To Benjamin Franklin
Paris July 18. 1785.
I heard with much pleasure yesterday of your safe arrival at Rouen, and that you had not been much fatigued with the journey. This gives me hopes that you will find less difficulty in the rest of the voiage. On my parting with you at Passy I went to the Duke of Dorset’s. He was not at home. I asked an hour the next day and waited on him. He promised to write the necessary letters to England to protect your baggage. Independantly of this I wrote to Mr. Adams by Mr. Harrison who left this the day before you. I hope therefore that between the two agents you will meet with no difficulty at Cowes. We have nothing new since your departure worth your notice. A Monsr. Duplessis called here to desire me to have copied for you a long memoire on some animals (I think) of South America. I knew neither the person nor subject, nor how far it might be interesting to you, and as it appeared to contain many sheets of paper, and I had no secretary, I declined copying it myself. If it is any thing you wish to see and will drop me a line I will have it copied. Be pleased to make my compliments to your grandsons and be assured of the esteem with which I have the honour to be Sir Your most obedt. humble servt.,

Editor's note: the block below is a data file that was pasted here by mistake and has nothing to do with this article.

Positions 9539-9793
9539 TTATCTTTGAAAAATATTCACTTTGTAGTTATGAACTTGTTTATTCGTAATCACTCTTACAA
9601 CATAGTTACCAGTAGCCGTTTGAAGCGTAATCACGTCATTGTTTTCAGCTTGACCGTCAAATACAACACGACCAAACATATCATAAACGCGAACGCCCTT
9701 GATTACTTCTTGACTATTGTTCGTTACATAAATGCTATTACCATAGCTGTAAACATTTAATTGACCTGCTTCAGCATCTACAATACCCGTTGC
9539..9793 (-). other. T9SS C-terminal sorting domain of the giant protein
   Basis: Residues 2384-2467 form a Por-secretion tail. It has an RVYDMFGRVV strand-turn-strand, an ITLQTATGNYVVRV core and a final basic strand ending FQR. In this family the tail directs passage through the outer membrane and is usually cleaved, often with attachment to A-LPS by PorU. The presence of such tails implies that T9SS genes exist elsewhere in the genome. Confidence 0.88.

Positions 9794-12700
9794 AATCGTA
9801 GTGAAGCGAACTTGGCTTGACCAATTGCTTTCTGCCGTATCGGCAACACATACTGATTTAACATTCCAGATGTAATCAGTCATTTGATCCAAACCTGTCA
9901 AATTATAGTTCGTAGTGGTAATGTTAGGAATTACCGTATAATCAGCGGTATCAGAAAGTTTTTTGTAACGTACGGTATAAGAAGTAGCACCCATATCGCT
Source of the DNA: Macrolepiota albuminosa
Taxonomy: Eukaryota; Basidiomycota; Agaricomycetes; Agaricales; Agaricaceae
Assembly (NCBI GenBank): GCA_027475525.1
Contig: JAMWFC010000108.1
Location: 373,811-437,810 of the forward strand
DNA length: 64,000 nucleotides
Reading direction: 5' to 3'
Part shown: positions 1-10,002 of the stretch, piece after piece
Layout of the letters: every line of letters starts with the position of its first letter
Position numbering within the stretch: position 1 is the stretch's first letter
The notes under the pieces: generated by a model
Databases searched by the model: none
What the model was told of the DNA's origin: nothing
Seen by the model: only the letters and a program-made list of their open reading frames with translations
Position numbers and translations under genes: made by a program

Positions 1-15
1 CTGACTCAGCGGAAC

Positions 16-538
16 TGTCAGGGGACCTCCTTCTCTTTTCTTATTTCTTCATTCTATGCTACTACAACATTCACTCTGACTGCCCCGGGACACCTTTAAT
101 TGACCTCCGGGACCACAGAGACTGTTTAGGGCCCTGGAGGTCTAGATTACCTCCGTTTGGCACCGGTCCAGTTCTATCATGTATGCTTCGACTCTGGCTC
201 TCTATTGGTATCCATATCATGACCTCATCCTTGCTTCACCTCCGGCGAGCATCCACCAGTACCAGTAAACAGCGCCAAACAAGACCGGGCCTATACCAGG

RC (PU); addressed: “A son Excellence Monsr. Franklin ministre plenipotre. des Etats unis chez Monsr. Limousin à Havre”; wax seal affixed. Entry in SJL reads: “Dr. Franklin. Measures taken to protect his baggage. Duplessy’s memoire. By Houdon.”
The necessary letters were effective. On 25 July Franklin noted in his journal: “Mr. Williams brought a letter from Mr. Nepean, secretary to Lord Townshend, addressed to Mr. Vaughan, expressing that orders would be sent to the custom-house at Cowes not to trouble our baggage, & c. It is still here on board the packet that brought it over” (Writings, ed. Smyth, x, p. 470).